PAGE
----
Tim Booth of James enters 21st century

Tim Booth once struggled against modern technology. But lately, the Zen-like vocalist for Mancunian alt-rockers James — the band plays in The City on Monday — went from Flintstones to Jetsons almost overnight.

He’s recently been busy constructing the website for his next solo album, arriving next March.

Meanwhile, half of his band’s new two-disc set, “The Morning After the Night Before,” was tracked live over an intense five-day period, and the other half was completed online, utilizing a streamlined FTP site.

“It’s like a private website where each band member has a code, and they can download jams, work on them at home, then put their work back up for the next member to download,” he says. “I’m even doing Twitter right now! It’s a very new thing for me, and I tried to do it secretly at first but I got discovered. It was under Realtimbooth, not Tim Booth. But I just wanted to practice on it, because I hadn’t ever really looked at Twitter. But now I quite like the discipline of only 140 characters.”

The singer is doing his best to turn every tweet into a graceful haiku.

“But it’s tricky,” he says. “Because I don’t really want to talk about my personal life — that’s boring and also out-of-bounds. So how do you then tweet? For me, it’s more like observations or whatever — we’re on tour now, so there are a few things happening.”

Indeed. Booth just wrapped a villainous film role as Gabriel, the debt collector in Simon Powell’s upcoming “Poor Wee Me.”

The former 5 Rhythms dance instructor still stays physically fit in his Topanga Canyon home, and he’s also just optioned his first screenplay, is piecing together a full-length novel, and has just finished a new solo song about one of his favorite vacation spots, Half Moon Bay.

He’s proud of James’ 15 new tracks, originally released overseas as two separate EPs. So the U.S. edition, he says, “sounds totally schizophrenic when you hear it as whole.”

But after 10 efforts together, Booth says, James “really wanted to come up with something different. So there were two methods that we employed — one was to not be in a room together, literally, and do it on an FTP site. And the other was to be in one room together, but for defined dates.”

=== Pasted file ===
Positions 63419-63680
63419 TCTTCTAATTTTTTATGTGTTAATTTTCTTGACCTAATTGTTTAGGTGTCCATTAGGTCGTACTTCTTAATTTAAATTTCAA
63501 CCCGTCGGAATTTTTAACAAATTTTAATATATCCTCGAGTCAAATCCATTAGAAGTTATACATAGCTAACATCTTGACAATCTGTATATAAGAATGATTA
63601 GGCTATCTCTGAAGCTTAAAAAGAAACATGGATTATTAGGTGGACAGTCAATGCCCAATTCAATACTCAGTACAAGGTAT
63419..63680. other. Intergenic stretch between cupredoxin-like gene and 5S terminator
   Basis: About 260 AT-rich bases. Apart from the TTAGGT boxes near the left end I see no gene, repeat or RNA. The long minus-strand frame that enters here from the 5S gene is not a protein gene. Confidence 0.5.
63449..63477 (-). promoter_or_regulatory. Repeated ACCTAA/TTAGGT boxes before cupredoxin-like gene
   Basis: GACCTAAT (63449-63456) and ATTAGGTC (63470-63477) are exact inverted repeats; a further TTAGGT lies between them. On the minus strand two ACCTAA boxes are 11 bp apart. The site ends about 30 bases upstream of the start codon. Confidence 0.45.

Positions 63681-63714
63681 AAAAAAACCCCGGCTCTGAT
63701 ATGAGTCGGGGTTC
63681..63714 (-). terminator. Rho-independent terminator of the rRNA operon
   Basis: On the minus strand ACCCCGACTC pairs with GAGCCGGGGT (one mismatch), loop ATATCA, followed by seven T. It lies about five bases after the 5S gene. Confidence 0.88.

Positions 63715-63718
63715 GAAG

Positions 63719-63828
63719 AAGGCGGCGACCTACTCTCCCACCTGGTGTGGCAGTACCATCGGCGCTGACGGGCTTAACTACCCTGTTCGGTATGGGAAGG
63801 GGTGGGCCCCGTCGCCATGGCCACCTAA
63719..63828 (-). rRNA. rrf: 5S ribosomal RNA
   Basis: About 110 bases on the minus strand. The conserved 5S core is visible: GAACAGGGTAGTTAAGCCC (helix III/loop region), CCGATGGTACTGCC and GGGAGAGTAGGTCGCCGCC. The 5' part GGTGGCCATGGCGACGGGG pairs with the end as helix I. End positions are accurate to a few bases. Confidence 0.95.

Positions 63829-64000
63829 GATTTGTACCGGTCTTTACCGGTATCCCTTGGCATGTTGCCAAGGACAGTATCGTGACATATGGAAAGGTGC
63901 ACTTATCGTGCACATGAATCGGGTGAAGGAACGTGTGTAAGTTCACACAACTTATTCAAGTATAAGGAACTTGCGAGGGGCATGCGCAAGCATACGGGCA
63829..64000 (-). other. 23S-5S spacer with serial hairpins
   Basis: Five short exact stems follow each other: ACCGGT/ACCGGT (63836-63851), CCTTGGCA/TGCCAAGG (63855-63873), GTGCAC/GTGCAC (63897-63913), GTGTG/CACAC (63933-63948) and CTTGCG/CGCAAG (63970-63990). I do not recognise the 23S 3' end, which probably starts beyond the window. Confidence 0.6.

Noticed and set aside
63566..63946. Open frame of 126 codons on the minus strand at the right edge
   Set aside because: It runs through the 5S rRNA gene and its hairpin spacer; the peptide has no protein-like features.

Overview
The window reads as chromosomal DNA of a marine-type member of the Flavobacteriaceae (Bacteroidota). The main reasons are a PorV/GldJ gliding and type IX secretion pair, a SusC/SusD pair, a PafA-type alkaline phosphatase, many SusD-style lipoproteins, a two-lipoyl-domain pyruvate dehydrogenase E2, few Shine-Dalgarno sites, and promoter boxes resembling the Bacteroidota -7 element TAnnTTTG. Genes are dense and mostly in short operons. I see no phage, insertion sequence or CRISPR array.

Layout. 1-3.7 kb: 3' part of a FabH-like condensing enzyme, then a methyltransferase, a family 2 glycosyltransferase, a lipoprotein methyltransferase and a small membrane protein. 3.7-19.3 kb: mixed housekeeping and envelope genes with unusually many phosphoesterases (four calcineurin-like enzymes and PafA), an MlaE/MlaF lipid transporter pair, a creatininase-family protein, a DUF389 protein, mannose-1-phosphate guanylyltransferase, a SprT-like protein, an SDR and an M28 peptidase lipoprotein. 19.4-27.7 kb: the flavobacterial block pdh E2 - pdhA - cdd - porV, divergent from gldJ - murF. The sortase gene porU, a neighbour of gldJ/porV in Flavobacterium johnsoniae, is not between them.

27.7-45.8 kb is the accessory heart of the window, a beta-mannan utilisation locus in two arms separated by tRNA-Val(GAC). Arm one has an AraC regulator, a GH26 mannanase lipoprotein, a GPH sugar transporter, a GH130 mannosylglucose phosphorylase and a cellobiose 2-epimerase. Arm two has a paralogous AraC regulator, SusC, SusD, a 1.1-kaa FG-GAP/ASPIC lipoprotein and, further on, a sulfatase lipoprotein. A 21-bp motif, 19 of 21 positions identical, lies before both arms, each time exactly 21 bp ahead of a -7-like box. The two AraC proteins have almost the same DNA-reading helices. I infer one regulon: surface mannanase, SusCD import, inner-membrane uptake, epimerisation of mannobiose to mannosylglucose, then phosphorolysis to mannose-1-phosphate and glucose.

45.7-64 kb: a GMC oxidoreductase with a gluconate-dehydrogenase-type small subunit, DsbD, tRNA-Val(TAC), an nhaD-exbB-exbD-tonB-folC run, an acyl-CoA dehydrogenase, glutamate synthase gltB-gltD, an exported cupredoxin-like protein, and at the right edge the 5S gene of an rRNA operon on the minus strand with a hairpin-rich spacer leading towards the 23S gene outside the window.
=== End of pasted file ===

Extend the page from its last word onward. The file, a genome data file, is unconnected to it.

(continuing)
Still, the less people know about him, the better: “The glory of James is that I’m still fairly anonymous,” he says. “I can still lead my own life.”

IF YOU GO

James

Where: Regency Ballroom, 1300 Van Ness Ave., San Francisco

When: 8 p.m. Monday

Tickets: $24.50

Contact: (800) 745-3000, www.ticketmaster.com

artsentertainmentNEPOther Arts

If you find our journalism valuable and relevant, please consider joining our Examiner membership program.
Find out more at www.sfexaminer.com/join/

Just Posted

Parents and students line up socially distanced before the first day of in-person learning at Bret Harte Elementary School on Monday, April 12, 2021. (Kevin N. Hume/S.F. Examiner)
‘It’s a beautiful sight’: The first students return to the classroom

San Francisco’s youngest public school students stepped into classrooms for in-person learning… Continue reading

File
Latest Breed nominee for Police Commission moves forward

Immigration attorney Jim Byrne clears Board of Supervisors committee

San Francisco Giants pitcher Anthony DeSclafani (26) starts against the Colorado Rockies at Oracle Park on April 11, 2021 in San Francisco, California. (Photography by Chris Victorio | Special to the S.F. Examiner).
Giants finish sweep of Rockies behind DeSclafani’s scoreless outing

Even with fans back at Oracle Park, San Francisco Giants pitchers have… Continue reading

Kindergarten teacher Chris Johnson in his classroom at Bryant Elementary School ahead of the school’s reopening on Friday, April 9, 2021. (Kevin N. Hume/S.F. Examiner)
SFUSD students are going back to the classroom

After more than a year of distance learning, city schools begin reopening on Monday

Keith Zwölfer, director of education for SFFILM, stays busy connecting filmmakers and studios with public, private and home schools<ins>. (Kevin N. Hume/S.F. Examiner) </ins>
Streamlined SF film festival focuses on family features

SFFILM Director of Education Keith Zwölfer finds movies that appeal to kids

Most Read